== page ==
One of the great strengths in Islamic cultures that makes unarmed insurrections possible is the belief in a social contract between a ruler and subject. This was stated explicitly by the Prophet Muhammad’s successor Abu Bakr al-Siddiq when he said, “Obey me as long as I obey God in my rule. If I disobey him, you will owe me no obedience.” Successive caliphsreiterated the pledge; Imam Ali, for instance, said, “No obedience is allowed to any creature in his disobedience of the Creator.” Indeed, most Middle Eastern scholars have firmly supported the right of the people to depose an unjust ruler. The decision to refuse one’s cooperation is a crucial step in building a nonviolent movement.

What follows is a short synopsis of some of the major nonviolent campaigns in the Islamic world in recent decades.

Bringing Down the Shah

Through mass arms transfers from the United States, Shah Mohammed Reza Pahlavi built one of the most powerful armed forces ever seen in the Middle East. His American-trained secret police, the SAVAK, had been thought to have successfully terrorized the population into submission through widespread killings, torture and mass detentions. However, open resistance began in 1977, when exiled opposition leader Ayatollah Ruhollah Khomeini called for strikes, boycotts, tax refusal and other forms of noncooperation with the Shah’s regime.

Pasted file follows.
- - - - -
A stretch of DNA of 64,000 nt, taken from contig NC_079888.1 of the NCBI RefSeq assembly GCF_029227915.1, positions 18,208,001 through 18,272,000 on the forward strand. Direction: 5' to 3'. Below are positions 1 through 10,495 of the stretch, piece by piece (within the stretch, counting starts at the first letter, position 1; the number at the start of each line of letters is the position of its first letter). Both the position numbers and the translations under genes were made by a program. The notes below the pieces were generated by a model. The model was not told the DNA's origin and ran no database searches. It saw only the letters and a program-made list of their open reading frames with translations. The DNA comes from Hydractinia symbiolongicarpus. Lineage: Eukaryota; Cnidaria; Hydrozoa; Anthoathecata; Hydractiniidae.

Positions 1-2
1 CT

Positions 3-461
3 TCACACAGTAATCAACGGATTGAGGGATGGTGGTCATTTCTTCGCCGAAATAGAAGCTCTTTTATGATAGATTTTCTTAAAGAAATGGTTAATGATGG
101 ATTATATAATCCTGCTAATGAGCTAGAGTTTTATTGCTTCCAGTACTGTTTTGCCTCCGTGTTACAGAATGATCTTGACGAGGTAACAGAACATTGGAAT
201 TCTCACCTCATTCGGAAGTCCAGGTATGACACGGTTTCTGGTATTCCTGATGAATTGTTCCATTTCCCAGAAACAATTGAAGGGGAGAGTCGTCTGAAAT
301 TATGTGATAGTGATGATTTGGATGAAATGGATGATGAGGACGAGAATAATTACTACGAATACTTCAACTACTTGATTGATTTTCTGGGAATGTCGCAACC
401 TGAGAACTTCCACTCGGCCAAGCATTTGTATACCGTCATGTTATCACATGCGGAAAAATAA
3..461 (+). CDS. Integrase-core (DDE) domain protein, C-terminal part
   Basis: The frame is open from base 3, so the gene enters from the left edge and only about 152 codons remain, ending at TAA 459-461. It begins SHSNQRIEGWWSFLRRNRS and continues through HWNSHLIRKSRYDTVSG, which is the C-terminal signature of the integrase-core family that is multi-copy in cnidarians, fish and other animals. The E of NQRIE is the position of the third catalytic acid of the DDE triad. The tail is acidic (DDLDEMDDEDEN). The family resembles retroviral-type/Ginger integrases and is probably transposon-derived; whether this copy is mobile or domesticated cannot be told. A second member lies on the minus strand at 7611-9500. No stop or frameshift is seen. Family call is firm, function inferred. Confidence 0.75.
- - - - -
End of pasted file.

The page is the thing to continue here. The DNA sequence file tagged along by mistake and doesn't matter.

Such resistance was met by brutal repression from the government. The pace of the resistance accelerated as massacres of civilians were answered by larger demonstrations following the Islamic 40-day mourning period. In October and November of 1978, a series of strikes—strikers included hospital workers and journalists—nearly brought Iran to a standstill. The crisis deepened when oil workers struck at the end of October for the release of political prisoners, costing the government $60 million a day. A general strike on November 6 paralyzed the country.